14 Jun Am I better suited to volunteering or working on my gap year?
It can sometimes be tricky to decide whether to embark on volunteering or paid work abroad. On one hand, you want to give something back to the countries you visit, while on the other money might be tight, and so paid work would enable you to see more of the world.
There’s no right or wrong answer. It simply all depends on your finances, current situation and what your biggest travelling goals are. Giving your time for free is fantastic, while so is deciding to stay in your favourite country and getting a job.
Below are some of the things I took into consideration when deciding what to do.
Do I have time to volunteer?
Like I said, I only had a few months to get myself across the globe, so while volunteering is definitely something I’d love to do, I just didn’t have the time to stay in one place for very long. If you’ve got savings to support yourself and aren’t in a particular rush, volunteering is hugely rewarding. From feeding lion cubs in South Africa to teaching Argentinean children English, you’ll find a project that’s right up your street.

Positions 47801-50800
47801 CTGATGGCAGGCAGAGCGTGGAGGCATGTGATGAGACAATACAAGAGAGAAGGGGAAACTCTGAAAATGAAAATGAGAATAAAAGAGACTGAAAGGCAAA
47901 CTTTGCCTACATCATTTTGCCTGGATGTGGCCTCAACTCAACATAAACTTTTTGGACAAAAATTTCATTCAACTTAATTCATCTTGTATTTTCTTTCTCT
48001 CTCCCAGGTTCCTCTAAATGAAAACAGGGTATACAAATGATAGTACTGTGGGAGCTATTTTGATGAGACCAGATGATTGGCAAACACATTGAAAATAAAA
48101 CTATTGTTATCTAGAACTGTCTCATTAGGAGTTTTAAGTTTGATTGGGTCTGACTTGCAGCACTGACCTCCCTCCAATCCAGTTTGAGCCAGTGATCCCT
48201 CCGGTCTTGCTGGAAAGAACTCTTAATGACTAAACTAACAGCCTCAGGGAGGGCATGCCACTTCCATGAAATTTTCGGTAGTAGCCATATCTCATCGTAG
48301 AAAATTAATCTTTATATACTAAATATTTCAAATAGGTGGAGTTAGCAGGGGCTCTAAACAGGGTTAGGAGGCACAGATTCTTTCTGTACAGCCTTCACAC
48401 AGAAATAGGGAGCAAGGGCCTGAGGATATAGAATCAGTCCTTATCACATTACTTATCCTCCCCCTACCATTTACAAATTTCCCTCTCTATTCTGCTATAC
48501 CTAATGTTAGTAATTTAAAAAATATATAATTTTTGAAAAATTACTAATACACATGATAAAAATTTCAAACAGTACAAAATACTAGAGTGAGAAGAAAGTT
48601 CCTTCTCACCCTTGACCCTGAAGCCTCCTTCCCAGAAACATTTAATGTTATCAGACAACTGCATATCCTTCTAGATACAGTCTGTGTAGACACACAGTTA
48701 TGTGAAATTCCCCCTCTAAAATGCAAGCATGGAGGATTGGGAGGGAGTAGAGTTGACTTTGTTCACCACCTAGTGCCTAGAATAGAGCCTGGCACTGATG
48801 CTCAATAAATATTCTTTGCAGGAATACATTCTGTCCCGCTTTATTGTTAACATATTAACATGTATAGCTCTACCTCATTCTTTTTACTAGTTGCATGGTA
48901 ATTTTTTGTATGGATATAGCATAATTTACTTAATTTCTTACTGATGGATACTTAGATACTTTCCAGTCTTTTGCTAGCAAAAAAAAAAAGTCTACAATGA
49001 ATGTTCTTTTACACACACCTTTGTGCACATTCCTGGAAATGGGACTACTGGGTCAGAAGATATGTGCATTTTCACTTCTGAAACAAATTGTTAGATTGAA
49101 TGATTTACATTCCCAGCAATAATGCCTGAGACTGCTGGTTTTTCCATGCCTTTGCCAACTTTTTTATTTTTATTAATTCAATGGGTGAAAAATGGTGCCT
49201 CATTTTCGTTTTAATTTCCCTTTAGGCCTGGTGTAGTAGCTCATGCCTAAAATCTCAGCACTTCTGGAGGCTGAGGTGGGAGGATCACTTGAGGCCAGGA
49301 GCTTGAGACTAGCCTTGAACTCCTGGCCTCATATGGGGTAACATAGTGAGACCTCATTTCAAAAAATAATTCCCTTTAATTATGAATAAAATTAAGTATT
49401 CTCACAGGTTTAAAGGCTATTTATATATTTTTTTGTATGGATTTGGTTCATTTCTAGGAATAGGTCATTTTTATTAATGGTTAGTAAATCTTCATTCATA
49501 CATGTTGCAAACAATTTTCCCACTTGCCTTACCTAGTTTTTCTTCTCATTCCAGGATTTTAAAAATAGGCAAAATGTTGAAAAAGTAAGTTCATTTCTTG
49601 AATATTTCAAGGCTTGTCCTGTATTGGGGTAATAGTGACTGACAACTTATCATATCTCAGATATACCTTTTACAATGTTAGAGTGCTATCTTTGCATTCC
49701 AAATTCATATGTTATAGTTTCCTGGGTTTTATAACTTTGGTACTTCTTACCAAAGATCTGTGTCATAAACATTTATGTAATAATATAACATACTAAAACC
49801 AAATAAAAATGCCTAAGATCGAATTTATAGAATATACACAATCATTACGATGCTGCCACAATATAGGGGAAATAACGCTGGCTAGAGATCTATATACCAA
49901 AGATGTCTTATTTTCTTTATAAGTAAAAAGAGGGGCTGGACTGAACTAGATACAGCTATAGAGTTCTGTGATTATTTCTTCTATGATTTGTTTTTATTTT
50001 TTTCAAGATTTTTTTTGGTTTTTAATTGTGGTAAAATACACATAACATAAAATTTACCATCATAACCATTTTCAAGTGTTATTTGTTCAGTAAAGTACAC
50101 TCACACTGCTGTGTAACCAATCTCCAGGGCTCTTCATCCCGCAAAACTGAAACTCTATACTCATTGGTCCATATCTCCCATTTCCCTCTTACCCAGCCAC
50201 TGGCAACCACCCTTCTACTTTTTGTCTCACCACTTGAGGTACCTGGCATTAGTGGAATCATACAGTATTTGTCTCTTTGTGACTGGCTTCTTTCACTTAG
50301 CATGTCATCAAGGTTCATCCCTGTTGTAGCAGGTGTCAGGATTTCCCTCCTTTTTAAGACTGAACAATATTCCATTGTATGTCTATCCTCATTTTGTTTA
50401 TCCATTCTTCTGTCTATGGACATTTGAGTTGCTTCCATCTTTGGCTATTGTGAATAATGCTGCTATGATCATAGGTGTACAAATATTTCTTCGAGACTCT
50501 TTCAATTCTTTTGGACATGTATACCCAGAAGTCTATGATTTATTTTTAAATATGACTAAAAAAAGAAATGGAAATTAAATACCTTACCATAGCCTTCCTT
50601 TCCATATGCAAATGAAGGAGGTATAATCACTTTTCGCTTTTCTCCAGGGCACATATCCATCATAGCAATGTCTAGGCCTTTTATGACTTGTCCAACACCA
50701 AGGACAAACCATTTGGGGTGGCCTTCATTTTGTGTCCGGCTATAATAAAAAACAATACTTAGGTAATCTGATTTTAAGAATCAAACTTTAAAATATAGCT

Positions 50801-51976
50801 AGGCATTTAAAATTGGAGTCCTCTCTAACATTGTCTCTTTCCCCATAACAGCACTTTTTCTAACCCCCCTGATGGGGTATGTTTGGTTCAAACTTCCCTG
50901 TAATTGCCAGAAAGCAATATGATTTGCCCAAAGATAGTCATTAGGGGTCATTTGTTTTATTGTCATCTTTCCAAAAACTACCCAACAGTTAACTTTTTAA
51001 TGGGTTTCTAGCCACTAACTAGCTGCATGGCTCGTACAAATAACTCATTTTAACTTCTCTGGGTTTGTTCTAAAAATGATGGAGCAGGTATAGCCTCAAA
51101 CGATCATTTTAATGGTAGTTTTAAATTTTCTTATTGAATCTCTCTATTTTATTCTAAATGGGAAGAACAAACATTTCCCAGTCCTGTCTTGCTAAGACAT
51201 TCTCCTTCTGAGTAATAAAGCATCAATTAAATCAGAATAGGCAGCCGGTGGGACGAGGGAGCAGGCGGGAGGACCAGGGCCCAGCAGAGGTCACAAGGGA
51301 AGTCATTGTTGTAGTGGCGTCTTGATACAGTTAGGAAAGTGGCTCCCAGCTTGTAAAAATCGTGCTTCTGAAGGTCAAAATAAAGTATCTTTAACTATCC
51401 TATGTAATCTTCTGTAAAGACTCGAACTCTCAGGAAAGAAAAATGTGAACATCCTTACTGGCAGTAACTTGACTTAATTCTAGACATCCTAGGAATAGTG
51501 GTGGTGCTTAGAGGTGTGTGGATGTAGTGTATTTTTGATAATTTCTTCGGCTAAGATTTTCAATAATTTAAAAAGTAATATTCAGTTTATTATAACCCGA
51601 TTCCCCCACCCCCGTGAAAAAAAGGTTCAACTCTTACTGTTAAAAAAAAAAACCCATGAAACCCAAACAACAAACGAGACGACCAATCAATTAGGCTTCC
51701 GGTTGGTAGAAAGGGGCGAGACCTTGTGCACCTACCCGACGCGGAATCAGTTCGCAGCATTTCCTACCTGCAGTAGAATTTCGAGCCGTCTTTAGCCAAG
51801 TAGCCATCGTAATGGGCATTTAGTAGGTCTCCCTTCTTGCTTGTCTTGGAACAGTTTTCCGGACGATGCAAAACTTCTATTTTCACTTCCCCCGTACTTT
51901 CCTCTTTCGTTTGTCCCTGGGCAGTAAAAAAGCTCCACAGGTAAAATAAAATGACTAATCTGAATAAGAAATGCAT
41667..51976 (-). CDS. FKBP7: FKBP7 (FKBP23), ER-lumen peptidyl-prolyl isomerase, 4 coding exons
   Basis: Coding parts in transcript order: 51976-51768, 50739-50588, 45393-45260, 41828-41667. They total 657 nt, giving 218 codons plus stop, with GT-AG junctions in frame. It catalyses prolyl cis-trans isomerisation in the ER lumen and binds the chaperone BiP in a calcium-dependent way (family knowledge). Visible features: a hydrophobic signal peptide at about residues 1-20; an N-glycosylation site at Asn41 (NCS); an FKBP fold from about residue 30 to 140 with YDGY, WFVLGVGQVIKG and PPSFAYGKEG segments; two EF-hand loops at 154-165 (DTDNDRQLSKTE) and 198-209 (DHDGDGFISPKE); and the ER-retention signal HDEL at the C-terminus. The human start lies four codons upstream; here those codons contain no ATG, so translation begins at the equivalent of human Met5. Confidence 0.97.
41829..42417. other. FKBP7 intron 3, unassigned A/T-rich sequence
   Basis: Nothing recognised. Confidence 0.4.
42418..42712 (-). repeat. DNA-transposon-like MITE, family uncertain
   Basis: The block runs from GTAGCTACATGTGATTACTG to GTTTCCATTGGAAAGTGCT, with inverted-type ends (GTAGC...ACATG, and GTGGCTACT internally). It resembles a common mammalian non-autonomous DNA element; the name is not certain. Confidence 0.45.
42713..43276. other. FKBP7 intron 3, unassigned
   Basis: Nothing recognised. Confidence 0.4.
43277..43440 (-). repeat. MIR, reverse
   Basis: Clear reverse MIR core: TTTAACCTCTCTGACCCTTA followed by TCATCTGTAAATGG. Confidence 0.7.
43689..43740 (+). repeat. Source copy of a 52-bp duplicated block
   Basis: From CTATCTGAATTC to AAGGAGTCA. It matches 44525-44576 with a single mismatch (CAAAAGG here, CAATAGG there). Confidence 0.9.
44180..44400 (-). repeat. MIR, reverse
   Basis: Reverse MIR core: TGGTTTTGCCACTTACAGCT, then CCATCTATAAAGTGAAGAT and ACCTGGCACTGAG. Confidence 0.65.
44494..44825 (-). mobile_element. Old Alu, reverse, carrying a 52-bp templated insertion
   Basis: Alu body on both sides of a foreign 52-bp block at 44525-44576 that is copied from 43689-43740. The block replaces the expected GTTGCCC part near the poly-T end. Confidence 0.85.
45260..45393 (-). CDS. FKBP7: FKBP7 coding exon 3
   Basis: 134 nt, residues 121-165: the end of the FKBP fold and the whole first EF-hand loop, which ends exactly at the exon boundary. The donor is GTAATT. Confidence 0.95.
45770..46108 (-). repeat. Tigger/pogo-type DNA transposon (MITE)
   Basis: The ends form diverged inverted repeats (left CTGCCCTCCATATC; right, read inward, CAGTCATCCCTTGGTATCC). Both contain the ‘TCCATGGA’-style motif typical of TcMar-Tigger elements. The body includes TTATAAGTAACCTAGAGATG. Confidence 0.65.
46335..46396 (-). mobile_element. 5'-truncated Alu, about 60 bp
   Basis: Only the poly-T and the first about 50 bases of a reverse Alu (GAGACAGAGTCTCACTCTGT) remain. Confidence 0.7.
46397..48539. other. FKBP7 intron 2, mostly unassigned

If you’re lucky enough to have a year free (or perhaps you’re happy to stay away even longer!), there’s nothing stopping you volunteering before settling down and finding a permanent job.
Can I support myself?
I’d planned my travelling adventure for months, so I’d been busy saving so I could finally get on that plane! This meant I didn’t need to work while I was abroad (not that I had the time), but if I’d taken the plunge and gone for longer, I would certainly have needed a budget boost. I think paid work abroad can be fantastic. You earn cash to see the sights, make new friends who’ll hopefully become your travelling buddies and come home with an amazing addition for your CV. If I’d had no commitments back home, I might have even been tempted to work for more than a year. In Australia, for example, you can complete a year’s work, doing jobs such as fruit picking, and then you’re able to apply for a second-year visa.
What were my commitments back home?
I travelled with my partner, and I must admit when lying on a beach in Thailand I thought I could get used to this for the long term. However, we both had work and family commitments, which meant extending our round-the-world trip was out of the question. You might not have anything like this, so securing paid work would mean you can stay abroad for a fairly long time, supporting yourself to cover travel, food and accommodation costs. If you do decide to stay away for a lengthy period of time, it’s a good idea to join up with people in the same position and maybe get a flat or apartment, as it can be cheaper and more convenient then staying at a hostel every night.
Hopefully you’ve enjoyed this guest post I’ve given you an idea of which would be best for you. Let me know what you decided to do and why.